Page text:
There is a correlation between grades and lowered ability that warrants attention. One way to counter the inflation of letter grades is to include an additional grading criterion that represents how a student’s performance ranks among other students (on writing tasks or other academic exercises). This could be calculated as a percentile, in deciles, quartiles, or even as a raw number that lies between 1 (the best student performer in a class) and x (the worst student performer in a class). This procedure is not altogether new; some universities currently rank students using similar criteria. But the practice is not widespread, particularly in terms of grades per course. Let us examine why this strategy is an improvement, or at least an important complement to the current grading technique.
Letter grades were traditionally meant to represent whether a student’s performance is below average (grades of F and D), average (the grade C), or above average (grades of B and A). With grade inflation the symbolic representation of letter grades has been eradicated. Since most grades given in high schools and universities are As and Bs, those grades now represent average grades. With the majority of grades being skewed toward the A and B range, distributions have less variance. Less variance in grade distributions means that grades lose their utility in revealing, both to students and instructors, which students are excelling and which ones are struggling. Employing a rank-order system to represent performance would correct the problems associated with grade inflation. Rank-ordering students in terms of their relative ability among their peers may not appeal to those who worry about fostering a sense of defeat and low self-esteem in lower ranked students, but since letter grades no longer represent true ability, something needs to be done, even if such a change is as drastic as relying on a rank-order, quantitative system of assessment. Whether it is unfortunate or otherwise, with dire times—dire consequences.24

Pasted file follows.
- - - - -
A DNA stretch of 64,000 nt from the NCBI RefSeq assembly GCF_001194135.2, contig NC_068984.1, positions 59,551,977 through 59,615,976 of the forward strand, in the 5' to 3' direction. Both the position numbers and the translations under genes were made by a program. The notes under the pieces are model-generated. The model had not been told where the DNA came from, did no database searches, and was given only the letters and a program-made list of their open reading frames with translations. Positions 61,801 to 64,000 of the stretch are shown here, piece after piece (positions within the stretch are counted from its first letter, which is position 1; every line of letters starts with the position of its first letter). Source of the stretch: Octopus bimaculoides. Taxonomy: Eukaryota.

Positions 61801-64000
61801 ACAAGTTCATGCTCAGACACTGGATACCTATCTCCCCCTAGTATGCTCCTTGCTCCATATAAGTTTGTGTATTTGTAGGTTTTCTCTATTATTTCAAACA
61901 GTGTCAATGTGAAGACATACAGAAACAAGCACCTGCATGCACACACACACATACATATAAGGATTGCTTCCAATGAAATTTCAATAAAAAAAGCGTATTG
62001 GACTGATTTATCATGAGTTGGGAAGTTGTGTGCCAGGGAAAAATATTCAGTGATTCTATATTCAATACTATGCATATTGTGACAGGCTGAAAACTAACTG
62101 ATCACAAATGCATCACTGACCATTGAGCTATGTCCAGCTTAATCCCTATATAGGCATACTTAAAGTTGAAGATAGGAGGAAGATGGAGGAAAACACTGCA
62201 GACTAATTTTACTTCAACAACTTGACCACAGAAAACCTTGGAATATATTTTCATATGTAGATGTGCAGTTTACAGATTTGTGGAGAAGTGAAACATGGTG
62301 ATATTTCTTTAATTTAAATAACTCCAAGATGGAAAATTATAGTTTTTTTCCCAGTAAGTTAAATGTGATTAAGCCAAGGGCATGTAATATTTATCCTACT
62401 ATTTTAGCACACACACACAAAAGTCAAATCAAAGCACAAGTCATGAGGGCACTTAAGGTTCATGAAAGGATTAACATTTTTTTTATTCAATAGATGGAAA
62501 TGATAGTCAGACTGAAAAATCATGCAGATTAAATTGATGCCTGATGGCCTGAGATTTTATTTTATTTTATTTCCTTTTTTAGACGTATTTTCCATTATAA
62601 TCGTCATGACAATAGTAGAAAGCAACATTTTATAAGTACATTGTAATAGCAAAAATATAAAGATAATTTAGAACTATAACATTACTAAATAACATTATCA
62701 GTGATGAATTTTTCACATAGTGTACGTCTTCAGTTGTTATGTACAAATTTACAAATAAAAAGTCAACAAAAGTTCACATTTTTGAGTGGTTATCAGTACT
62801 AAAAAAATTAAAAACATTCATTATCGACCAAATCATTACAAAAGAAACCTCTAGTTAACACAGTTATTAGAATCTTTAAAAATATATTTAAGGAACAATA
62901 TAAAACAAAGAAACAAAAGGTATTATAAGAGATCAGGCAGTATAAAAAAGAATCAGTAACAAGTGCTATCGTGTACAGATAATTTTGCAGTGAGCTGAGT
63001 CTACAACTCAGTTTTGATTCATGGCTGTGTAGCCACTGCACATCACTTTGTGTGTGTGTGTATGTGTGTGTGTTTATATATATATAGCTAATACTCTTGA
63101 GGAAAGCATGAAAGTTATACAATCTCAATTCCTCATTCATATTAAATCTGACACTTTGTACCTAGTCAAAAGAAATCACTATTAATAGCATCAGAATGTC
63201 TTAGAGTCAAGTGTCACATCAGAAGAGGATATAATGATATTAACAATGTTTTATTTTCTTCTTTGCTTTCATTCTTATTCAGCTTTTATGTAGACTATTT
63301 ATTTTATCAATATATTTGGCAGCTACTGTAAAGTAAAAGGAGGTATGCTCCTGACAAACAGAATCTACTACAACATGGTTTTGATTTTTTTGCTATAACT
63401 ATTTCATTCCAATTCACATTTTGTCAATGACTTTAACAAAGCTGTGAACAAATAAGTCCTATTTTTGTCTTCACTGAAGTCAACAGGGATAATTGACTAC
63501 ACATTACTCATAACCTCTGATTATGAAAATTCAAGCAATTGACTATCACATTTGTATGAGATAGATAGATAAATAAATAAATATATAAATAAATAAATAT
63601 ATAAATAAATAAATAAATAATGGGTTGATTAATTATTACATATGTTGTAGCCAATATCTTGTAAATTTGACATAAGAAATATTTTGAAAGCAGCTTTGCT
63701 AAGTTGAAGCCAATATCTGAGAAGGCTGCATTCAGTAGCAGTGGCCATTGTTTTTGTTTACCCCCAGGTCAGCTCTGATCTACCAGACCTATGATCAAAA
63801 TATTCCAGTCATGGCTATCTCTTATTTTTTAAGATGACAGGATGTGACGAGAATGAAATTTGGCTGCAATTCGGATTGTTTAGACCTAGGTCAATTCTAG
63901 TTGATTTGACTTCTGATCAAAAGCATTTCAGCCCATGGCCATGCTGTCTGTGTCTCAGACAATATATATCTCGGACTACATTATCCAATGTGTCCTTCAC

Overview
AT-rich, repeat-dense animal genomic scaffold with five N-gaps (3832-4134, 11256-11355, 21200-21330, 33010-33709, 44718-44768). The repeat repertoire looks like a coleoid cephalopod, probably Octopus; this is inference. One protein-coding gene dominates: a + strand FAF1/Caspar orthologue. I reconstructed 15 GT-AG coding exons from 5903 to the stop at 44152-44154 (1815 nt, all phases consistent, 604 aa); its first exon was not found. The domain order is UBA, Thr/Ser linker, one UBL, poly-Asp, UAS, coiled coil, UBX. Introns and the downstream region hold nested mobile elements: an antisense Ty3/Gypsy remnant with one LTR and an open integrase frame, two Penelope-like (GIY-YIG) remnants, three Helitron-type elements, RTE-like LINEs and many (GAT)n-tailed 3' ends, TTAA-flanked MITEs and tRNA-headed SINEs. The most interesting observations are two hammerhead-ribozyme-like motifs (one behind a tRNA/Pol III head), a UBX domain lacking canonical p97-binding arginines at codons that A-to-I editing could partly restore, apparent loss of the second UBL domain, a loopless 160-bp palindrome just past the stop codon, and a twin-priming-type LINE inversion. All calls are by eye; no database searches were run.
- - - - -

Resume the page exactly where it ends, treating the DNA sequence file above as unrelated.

Establish Student Peer Editing
Peer review has long been a standard among prestigious academic journals as a way to uphold the quality of research. Some instructors have applied the same method in the classroom.25 Peer editing is a process whereby students edit and respond to each other’s writing under the guidance of the instructor. Over the decades, those who use peer review have found it to have a positive impact on student writing ability,26 though students are often resistant to the strategy.27 There are several benefits of peer editing: (1) students often spend more time proofreading essays knowing that at least one of their peers will be evaluating and judging the quality of their work; (2) peer editors, through their evaluation, have a better grasp of the impact of certain common mistakes; (3) by reading other students’ work, peer editors may learn writing “best practices” from their peers; and (4) by involving students in editing and evaluating, instructors are better able to handle assigning larger amounts of writing in their courses. Thus, peer editing may improve student writing due to the benefits of the strategy per se, but we recommend it as a supplement rather than as a substitute for instructor assessment, because college students obviously do not have the credentials and experience to evaluate competency.